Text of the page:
On Saturday, October 14, I completed my bike ride from Newtown Square to the Golden Gate Bridge. Family and friends were there to greet me, and this amazing journey was complete!
I officially began Ride Hard Breathe Easy on August 24, but the idea of doing something for all lung cancer patients started in December of 2011. Mom was dying of lung cancer, and our family knew she only had one or two more weeks with us. I promised Mom I would do something in her honor, and for all lung cancer patents, and that something would become this bike ride.
Mom was always amazing, loving and caring for her husband of 51 years, their six “wonderful kids” (her words) and their 19 grandchildren every minute of every day. She asked her kids to be pallbearers, gave her jewelry to her daughters and grandchildren, and joked with Dad about “his next wife.” Even while dying, Mom continued to be selfless, kept her sense of humor, and Mom was doing what she could to ease our pain. That simply was Mom – always loving, always caring and always protecting.
Our family had learned the facts about lung cancer and we committed to honoring Mom and helping all lung cancer patients. Lung cancer is the No. 1 cancer killer in the world, and in the United States it is the top killer of men and women in every state. Even worse, the five-year survival rate of lung cancer patients is 19%. So, we started “Kathleen’s Krew” and have raised over $85,000 since 2011 for the Bonnie J. Addario Lung Cancer Foundation.
But I yearned to do something bigger for Mom and after doing a 67-mile charity bike ride in 2016, I decided I could do a much longer ride. And this ride would focus on raising money and awareness for lung cancer.
For me to complete this ride, I knew I needed plenty of help. Mom had a saying that “many hands make light work.” Indeed, many hands were helped from the very beginning and throughout the entire ride. Over 30 SAP colleagues and former SAP colleagues were part of a team of 100 people that planned every element of the ride, including the route, the bike, the videos, and much more. There was also a dedicated SAP team that built a site that tracked my progress, biking statistics, and connected to the daily blog and Twitter (@ride4lungs).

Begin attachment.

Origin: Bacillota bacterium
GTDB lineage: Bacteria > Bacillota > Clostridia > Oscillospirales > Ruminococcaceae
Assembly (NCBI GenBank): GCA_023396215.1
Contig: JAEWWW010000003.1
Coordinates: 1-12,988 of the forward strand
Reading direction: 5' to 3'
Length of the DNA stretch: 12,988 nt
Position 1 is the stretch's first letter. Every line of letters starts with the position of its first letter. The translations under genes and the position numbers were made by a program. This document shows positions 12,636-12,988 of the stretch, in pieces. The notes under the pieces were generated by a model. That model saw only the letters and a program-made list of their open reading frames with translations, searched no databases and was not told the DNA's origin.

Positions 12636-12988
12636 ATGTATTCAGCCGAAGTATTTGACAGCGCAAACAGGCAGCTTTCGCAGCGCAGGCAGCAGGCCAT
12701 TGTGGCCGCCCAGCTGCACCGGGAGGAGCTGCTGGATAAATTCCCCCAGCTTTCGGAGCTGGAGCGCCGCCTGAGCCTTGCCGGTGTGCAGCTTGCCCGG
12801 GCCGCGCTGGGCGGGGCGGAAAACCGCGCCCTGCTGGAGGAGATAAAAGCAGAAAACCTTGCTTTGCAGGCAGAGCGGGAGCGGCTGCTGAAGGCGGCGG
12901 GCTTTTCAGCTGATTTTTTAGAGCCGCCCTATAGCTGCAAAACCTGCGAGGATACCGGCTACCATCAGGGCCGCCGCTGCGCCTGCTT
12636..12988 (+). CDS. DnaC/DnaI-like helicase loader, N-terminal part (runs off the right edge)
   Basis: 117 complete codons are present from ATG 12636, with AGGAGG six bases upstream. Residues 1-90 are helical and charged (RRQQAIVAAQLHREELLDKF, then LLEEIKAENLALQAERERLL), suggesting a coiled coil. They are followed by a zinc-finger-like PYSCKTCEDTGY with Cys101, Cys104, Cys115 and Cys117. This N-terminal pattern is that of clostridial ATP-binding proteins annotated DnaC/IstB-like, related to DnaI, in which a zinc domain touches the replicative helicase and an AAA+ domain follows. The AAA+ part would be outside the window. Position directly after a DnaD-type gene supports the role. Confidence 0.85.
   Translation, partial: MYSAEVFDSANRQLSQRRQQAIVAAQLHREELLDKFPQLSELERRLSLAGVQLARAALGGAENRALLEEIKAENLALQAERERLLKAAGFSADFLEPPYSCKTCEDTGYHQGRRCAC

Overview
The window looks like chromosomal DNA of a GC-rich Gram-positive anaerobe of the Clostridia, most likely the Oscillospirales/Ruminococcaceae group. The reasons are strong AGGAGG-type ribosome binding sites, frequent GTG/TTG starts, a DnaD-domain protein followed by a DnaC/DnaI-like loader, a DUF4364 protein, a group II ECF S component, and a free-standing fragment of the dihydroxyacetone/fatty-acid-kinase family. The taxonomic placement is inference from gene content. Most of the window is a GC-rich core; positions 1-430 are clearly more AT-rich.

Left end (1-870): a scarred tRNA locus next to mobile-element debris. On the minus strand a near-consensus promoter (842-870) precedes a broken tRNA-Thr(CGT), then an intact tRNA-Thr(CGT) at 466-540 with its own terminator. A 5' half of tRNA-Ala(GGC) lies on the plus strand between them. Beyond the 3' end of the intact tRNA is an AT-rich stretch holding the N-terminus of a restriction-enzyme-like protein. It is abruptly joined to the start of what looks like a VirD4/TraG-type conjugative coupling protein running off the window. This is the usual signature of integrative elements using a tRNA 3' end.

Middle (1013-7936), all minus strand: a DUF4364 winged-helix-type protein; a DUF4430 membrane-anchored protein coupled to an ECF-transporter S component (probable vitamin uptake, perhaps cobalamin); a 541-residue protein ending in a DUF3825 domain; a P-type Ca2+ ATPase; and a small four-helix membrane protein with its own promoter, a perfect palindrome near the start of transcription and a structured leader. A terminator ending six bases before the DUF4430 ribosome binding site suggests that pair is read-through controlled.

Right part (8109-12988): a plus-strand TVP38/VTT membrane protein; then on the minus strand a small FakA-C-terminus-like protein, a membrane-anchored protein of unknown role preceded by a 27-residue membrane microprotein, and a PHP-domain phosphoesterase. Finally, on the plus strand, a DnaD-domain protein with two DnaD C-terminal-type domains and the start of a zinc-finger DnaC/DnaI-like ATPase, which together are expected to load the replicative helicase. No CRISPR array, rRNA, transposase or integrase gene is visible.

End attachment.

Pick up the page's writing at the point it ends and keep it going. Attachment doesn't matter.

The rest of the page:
There were more than 150 people at the SAP office in Newtown Square for the start of the ride, and three SAP colleagues joined me for the initial day of riding. Ride Hard Breathe Easy officially started, and over the more than seven weeks it took, we would cover 3,553 miles, climb over 136,000 feet, and pedal over 1.1 million times. There were some very tough times going up hills in Pennsylvania, Missouri, Colorado, Utah, and Nevada, and yet I can honestly say that every day was great.
Different drivers came in for three to six days to ride the van, support me, and to simply care for me as I made the way west. Many hands do indeed make light work and we had loads of fun. We saw amazing scenery — especially in Colorado, Utah and California — and shared laughs every single day. I thought of Mom and Dad daily, felt their presence and magic, and I am convinced they made sure the weather cooperated since I rode my bike for over 252 hours, and we had less than six hours of rain.
We also experienced kindness in every state, from people donating to the cause, a bike shop doing a tune-up of the bike for free, and total strangers cheering me when they heard about the ride. Everyone we met was impacted by cancer, many of them by lung cancer, and they were very grateful for what we were doing.
Growing up, Mom and Dad stressed the importance of family, and the toughest part of these 52 days was being away from my wife, my son, and everyone in the family. Our family is very close, and they frequently sent texts, cards, and even cookies. Now I am excited to be home, to spend time with family and friends, and I am deeply proud that we made a difference for lung cancer patients.
I am very grateful to SAP for giving me a chance to make the world a better place, and I ask that you consider being a part of Ride Hard Breathe Easy by donating at www.rhbe.org. My family, friends, and I took care of the costs for the ride, so the money raised goes to two established organizations — Bonnie J. Addario Lung Cancer Foundation and Lung Cancer Alliance — so they can help patients and their families, research this disease and work to erase the stigma associated with lung cancer.
Thank you, SAP! And now, it’s time for me to get back to work.
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